Unicef Logo and the text: Children Under Threat. The State of The World's Children 2005.

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©UNICEF/HQ02-0361/
Giacomo Pirozzi

Call for Action

Mobilizing community responses

When extended families cannot take responsibility for orphaned children, the next option should ideally be the local community. Fostering and adoption are alternatives that allow a child to remain in a family setting, and the greatest continuity and security is provided if such options are available within the child’s own village or district. Foster families, whether spontaneously formed or formally arranged, need and deserve to be supported in their role by the wider community as well as through government services.

Community-based responses need mobilizing and reinforcing to ensure that the local community becomes a source of strength and support to orphaned children. Among the strategies that can help are:
  • Sensitizing local leaders – including religious authorities, teachers and other prominent citizens – to the impact of HIV/AIDS on vulnerable children, mobilizing their support and encouraging them to counter the risks of abuse and exploitation.
  • Fostering dialogue on HIV/AIDS within communities in order to dispel myths, combat ignorance and maximize the chances that people will respond to affected children’s needs with compassion. Children and adolescents can play a key role, exploring opportunities for discussion and community education in schools, religious gatherings and youth clubs.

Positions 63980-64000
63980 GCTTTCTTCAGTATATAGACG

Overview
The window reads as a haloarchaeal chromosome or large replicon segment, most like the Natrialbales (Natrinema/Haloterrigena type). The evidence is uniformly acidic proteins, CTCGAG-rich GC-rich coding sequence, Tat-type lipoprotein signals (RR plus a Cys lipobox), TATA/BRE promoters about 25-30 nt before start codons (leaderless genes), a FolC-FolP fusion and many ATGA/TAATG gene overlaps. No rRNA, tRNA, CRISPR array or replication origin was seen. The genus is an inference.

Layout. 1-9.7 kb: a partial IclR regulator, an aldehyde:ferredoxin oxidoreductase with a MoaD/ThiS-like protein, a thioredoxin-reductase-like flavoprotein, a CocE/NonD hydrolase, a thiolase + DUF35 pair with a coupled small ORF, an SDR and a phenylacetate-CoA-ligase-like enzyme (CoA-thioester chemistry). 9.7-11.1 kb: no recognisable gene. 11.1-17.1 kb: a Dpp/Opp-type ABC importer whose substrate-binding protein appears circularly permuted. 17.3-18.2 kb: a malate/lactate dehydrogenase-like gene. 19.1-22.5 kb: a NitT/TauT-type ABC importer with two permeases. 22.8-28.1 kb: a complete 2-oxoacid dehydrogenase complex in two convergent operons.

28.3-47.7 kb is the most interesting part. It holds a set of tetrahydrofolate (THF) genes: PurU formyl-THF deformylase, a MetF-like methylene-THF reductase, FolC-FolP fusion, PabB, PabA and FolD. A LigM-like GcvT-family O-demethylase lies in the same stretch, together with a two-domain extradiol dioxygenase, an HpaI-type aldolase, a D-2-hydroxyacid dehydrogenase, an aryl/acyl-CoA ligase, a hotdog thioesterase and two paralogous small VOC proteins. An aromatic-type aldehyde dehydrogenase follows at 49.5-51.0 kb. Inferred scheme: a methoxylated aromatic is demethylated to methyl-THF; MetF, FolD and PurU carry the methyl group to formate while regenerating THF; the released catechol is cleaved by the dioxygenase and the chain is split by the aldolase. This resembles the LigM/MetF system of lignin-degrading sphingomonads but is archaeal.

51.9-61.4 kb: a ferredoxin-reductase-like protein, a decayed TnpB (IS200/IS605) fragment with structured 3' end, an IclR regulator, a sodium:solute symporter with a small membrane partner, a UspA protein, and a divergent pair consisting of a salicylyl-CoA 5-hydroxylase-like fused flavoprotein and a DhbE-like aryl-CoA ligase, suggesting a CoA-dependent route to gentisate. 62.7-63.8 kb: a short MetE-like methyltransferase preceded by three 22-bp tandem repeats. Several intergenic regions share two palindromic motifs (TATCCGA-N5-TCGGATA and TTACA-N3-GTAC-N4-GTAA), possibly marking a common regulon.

• Organizing cooperative support for affected households. This can involve home visits, community day-care programmes or childcare to give caregivers some respite. The support can also be material, assisting vulnerable households through pooled funds.
  • Ensuring that community responses are appropriate to children’s ages and stages of development.


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UNICEF’s work on HIV/AIDS [Web]

Facing the Future Together: Report of the Secretary-General's Task Force on Women, Girls and HIV/AIDS in Southern Africa [PDF]

Africa's Orphaned Generations [PDF]

Children on the Brink 2004: A joint report of new orphan estimates and a framework for action [PDF]

Fighting HIV/AIDS: Strategies for success 2002-2005 [PDF]


“When parents don't allow their children to go to school, because they don't have the money, or they don't see the necessity of education, they can't expect their children to have a better future.”
girl, 18, the Netherlands

Log on to www.unicef.org/voy


Estimated number of children under 14 years old in sub-Saharan Africa who are HIV-positive: 1.9 million; the number of children under five living in Spain: 1.9 million.
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© UNICEF 2004